Has that change harmed the ability of the capital markets to fulfil their function for issuers and investors?
In one way, Tregidgo argues, things may have altered for the better: in the development of market practices and deal structures that are not hostage to transient or idiosyncratic appetite for risk.
“But another way of looking at it is in terms of cost to the issuer,” he adds. “Did issuers believe that unbridled competition on risk appetite was a good way to keep costs down? Well, maybe there was a time, but we have seen consequences for market structure that definitely challenge that.”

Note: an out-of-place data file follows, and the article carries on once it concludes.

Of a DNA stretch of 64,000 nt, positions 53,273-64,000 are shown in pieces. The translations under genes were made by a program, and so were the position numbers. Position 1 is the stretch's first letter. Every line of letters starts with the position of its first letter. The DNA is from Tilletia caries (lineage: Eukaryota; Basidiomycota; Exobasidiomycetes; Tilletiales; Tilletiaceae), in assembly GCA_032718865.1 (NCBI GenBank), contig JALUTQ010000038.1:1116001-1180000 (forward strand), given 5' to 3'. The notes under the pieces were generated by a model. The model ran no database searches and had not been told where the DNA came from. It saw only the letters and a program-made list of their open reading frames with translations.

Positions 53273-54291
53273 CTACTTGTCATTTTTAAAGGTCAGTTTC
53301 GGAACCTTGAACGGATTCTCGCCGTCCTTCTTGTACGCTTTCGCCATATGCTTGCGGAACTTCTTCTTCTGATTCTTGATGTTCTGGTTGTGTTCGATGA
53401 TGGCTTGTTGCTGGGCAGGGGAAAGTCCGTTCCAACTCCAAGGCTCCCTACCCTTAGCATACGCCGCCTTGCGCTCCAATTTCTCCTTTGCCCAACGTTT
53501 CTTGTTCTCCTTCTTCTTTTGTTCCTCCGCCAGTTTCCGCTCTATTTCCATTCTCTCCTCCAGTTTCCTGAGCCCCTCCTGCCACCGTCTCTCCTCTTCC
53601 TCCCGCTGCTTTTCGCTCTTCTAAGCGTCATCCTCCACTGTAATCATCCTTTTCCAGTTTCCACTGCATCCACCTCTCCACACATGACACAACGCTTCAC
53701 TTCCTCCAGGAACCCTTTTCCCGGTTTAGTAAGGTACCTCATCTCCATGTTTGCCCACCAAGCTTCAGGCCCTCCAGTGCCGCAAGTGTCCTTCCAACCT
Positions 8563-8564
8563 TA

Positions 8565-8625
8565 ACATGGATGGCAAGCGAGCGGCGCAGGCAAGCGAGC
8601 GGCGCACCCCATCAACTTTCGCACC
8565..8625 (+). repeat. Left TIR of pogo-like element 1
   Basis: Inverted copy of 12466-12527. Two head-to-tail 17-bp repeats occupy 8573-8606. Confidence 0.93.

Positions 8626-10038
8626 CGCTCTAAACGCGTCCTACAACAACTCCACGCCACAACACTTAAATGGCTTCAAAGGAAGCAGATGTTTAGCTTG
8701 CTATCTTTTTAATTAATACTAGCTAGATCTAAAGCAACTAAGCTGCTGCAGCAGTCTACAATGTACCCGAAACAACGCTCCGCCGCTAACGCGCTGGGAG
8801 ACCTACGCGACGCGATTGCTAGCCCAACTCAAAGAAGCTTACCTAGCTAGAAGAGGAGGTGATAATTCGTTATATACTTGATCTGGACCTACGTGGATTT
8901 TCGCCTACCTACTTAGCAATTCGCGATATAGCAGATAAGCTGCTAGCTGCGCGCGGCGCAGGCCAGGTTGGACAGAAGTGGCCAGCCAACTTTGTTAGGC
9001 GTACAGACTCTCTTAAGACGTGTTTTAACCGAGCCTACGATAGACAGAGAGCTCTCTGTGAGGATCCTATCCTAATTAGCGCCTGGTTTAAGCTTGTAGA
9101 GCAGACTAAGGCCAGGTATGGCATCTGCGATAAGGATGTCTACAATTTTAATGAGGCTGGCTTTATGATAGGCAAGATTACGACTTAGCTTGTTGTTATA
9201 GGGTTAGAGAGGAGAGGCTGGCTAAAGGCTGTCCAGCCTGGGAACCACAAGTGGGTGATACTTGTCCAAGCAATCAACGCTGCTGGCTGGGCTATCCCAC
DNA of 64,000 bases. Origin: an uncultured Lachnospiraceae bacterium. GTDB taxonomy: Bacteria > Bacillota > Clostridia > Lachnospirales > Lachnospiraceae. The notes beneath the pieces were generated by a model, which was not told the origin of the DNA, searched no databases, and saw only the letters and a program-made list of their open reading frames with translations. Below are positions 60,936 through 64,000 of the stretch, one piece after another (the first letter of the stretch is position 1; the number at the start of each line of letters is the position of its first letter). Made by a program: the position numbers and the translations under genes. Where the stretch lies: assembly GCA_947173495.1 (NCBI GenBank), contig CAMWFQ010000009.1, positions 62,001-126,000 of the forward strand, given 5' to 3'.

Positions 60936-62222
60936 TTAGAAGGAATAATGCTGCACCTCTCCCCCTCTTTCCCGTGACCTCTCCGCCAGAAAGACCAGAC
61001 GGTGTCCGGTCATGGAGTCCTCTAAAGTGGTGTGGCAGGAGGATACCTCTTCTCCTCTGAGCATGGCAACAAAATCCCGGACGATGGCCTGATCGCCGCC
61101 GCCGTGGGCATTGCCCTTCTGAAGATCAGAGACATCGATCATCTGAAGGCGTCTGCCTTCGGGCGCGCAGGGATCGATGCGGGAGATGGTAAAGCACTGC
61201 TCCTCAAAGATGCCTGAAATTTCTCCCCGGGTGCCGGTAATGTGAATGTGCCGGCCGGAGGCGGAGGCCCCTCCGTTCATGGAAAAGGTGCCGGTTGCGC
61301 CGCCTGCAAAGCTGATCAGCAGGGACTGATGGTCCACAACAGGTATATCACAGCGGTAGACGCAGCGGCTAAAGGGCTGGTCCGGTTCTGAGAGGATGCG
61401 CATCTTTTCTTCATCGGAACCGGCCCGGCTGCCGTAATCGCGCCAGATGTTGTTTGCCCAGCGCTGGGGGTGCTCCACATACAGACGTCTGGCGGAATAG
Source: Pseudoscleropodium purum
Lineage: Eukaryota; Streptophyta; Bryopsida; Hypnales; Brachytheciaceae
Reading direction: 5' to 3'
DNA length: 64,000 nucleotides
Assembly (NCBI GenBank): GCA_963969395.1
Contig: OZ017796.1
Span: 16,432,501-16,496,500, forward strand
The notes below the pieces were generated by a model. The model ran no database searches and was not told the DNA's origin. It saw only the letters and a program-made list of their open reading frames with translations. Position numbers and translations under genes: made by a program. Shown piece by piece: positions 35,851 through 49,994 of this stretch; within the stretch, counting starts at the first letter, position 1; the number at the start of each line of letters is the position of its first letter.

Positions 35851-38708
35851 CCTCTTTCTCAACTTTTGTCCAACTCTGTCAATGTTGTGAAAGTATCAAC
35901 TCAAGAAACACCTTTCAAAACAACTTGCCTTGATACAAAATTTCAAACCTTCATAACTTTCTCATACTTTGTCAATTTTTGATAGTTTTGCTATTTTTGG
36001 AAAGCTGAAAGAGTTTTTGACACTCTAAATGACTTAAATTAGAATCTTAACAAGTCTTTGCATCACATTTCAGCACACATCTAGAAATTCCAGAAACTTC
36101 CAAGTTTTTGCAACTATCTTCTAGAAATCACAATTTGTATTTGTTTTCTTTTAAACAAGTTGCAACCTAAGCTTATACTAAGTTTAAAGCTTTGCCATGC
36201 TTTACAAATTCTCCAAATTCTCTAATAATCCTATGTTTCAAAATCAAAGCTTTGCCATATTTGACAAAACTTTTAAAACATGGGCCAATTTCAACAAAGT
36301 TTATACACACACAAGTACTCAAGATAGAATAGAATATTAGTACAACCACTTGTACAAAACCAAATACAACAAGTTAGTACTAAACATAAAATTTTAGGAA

Tregidgo might have finally left Credit Suisse, but he is as busy as ever. He spends much of his time now promoting financial inclusion as chair of the advisory council at the Center for Financial Inclusion at Accion and as senior adviser to the Blue Haven Initiative.